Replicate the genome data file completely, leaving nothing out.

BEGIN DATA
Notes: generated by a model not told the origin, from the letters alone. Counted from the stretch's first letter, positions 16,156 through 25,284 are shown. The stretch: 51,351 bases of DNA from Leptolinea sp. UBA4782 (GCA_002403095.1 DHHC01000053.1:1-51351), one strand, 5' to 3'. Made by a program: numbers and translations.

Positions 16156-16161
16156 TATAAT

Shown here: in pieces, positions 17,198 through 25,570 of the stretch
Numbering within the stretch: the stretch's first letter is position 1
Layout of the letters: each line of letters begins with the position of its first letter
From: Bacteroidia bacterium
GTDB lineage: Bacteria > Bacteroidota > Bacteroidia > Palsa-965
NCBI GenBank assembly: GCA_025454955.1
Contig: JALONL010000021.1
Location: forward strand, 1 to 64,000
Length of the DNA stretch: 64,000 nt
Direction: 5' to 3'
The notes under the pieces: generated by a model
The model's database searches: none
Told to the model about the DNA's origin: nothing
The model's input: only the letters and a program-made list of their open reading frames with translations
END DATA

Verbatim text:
Notes: generated by a model not told the origin, from the letters alone. Counted from the stretch's first letter, positions 16,156 through 25,284 are shown. The stretch: 51,351 bases of DNA from Leptolinea sp. UBA4782 (GCA_002403095.1 DHHC01000053.1:1-51351), one strand, 5' to 3'. Made by a program: numbers and translations.

Positions 16156-16161
16156 TATAAT

Shown here: in pieces, positions 17,198 through 25,570 of the stretch
Numbering within the stretch: the stretch's first letter is position 1
Layout of the letters: each line of letters begins with the position of its first letter
From: Bacteroidia bacterium
GTDB lineage: Bacteria > Bacteroidota > Bacteroidia > Palsa-965
NCBI GenBank assembly: GCA_025454955.1
Contig: JALONL010000021.1
Location: forward strand, 1 to 64,000
Length of the DNA stretch: 64,000 nt
Direction: 5' to 3'
The notes under the pieces: generated by a model
The model's database searches: none
Told to the model about the DNA's origin: nothing
The model's input: only the letters and a program-made list of their open reading frames with translations